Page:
Software Executive Magazine

August/September 2017

Software Executive magazine helps software executives grow their businesses by showcasing the business best practices of our readers, executives from established and innovative software companies.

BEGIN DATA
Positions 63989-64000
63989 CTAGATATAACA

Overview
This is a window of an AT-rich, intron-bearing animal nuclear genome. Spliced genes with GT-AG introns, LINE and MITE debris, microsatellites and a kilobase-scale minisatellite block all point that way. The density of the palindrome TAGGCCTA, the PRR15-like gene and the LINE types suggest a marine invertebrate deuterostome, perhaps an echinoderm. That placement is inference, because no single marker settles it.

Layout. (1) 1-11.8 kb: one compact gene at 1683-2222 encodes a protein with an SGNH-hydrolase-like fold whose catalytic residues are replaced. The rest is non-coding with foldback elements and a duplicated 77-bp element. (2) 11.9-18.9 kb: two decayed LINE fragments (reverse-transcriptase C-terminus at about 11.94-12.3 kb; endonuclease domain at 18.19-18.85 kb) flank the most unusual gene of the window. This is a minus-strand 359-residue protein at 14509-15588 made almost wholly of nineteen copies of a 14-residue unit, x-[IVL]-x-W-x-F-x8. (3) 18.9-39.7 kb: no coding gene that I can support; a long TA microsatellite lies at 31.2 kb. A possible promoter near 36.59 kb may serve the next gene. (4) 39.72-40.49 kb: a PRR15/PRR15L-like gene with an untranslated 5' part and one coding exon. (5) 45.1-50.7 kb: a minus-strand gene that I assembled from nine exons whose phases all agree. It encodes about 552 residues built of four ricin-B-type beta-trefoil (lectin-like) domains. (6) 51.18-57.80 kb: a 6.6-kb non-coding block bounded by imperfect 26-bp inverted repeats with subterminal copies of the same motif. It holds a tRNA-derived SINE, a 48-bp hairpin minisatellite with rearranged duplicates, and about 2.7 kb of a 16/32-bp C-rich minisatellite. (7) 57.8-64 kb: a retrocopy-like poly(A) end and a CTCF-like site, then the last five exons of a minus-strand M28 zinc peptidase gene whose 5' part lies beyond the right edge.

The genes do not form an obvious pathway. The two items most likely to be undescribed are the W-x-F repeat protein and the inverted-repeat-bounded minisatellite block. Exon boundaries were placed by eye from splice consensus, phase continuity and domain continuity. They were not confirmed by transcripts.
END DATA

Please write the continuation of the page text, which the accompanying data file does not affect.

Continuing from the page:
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At SPLICE, the pitch is pretty simple. The compa- ny sells a bundled package that's tailored to a specific shortcoming in the dialogue its clients have with their customers on the path to purchase. SPLICE sales con- sultants are trained to analyze the consumer journey in client environments and discover where the client sees room for more personal, accurate, and timely dialogue. Customers pay a setup fee that falls north of a couple thousand dollars, depending on the complexity of the client environment. That covers call center testing, loop integration, routing, email/phone/text preference evaluation, CRM integration, and so on. Then, the client purchases a pay-per-touch package with pricing based on the volume of touches per month. With such a straightforward sales model, SPLICE sales consultants might be tempted to sell the package to anyone willing to pay for it. Not on Kelly's watch. "We've said no to some prospects that many of our competitors might consider really good, juicy custom- ers," says Kelly. Her two-factor litmus test for acceptance is simple. You have to be nice, and you have to want to squeeze every drop of value out of the application. The first reason SPLICE will say no is if the prospect company amounts to what Kelly terms "a bunch of jerks to work with." "We don't work with assholes," swears Kelly, in the congenial way only Canadians can. "We've pulled out of two big projects that were underway when we said, 'You know what? We're just too different. This isn't going to work.' I won't ask any of my employees to work with someone who's a big jerk." Kelly surmises that if a company hires jerks, its employees will treat each other like jerks, and there's a good chance those employees will treat their customers as poorly. The second — and more frequent — cause for cessation happens when a SPLICE customer runs into what Kel- ly calls a "value issue." If the company doesn't support SPLICE, won't refer SPLICE, or uses the application to such a lame degree that it reflects poorly on SPLICE, chances are "super good," says Kelly, "that we'll just say, this is money we don't need. I call it bad money. Bad money is money that takes you away from your vision." Kelly admits that labeling "bad money" is hard in the moment, but she says it saves money in the end because it allows her to evolve SPLICE toward her vision for the company. Of course, with the controlling share of a committed board, it's relatively easy for Kelly to unite the top brass at SPLICE toward the vision of highly per- sonalized, AI-driven uniqueness that gets it right every time — and with select customers. But, convincing sales reps to say no when commission checks are at stake is quite another challenge. Kelly says it's important to reinforce the bad-money phi- losophy with sales reps. "Reps need to understand that if they take a customer that isn't in line with our vision and ready for what we have now, and we're seeing this in a really much bigger way across many more verticals." DEFINE YOUR CUSTOMERS AND ADVOCATE FOR THEM In its first decade, however, the company has opted for vertical specificity in an effort to go deep, not wide. "We've sought to understand everything about the re- tail customer's experience, and we made a conscious decision to focus on retail so that we could get as thor- ough an understanding of the competitive landscape as possible," she says. In the early days, that retail em- phasis was narrowed even further, hyperfocused on the furniture segment. There, La-Z-Boy and Raymour & Flanigan are among its marquee clients. While SPLICE has fielded plenty of interest from finan- cial institutions — perhaps ironically given the software company's origins — Kelly says retail is where the need for personalization is most dire. "Banks are so sticky be- cause it's painful for us as consumers to walk across the street to reset and redo all of the automation and infra- structure that's baked into our banking relationships," she says. "Despite the lip service, driving the greatest customer experience is actually not that high on their list." By contrast, says Kelly, retail relationships aren't so sticky. It's very easy for a consumer to walk across the street or jump to another site to buy a T-shirt or a sofa from another place. In the insurance market, it's become almost equally easy to switch coverages and companies online, which is why Kelly's next big bet might be in the insurance arena. "The best verticals for us to work with right now are those with companies that are deeply committed to the experience, so that when you're with that brand, they're taking care of you, and you're moving up that value chain into perceiving your needs versus just behavioral and transactional data." Healthcare, she says, is another greenfield opportuni- ty for personalized, contextual dialogue. The company's latest release, a data-driven voice application for Alexa Skills-enabled devices like Echo and Echo Dot, allows consumers to just as easily inquire about an expected retail delivery as they can order a prescription refill. "We're looking for people that have a need to com- municate not just more frequently, but more critically important data. Those are fundamental to the way we identify market opportunity." HOLD SALES STAFF TO A HIGH STANDARD Of course, leading the company to full troughs in op- portunity-rich markets is just one part of being a soft- ware executive. Getting salespeople to drink the water is quite another. 19 SOFTWAREEXECUTIVEMAG.COM AUGUST/SEPTEMBER 2017

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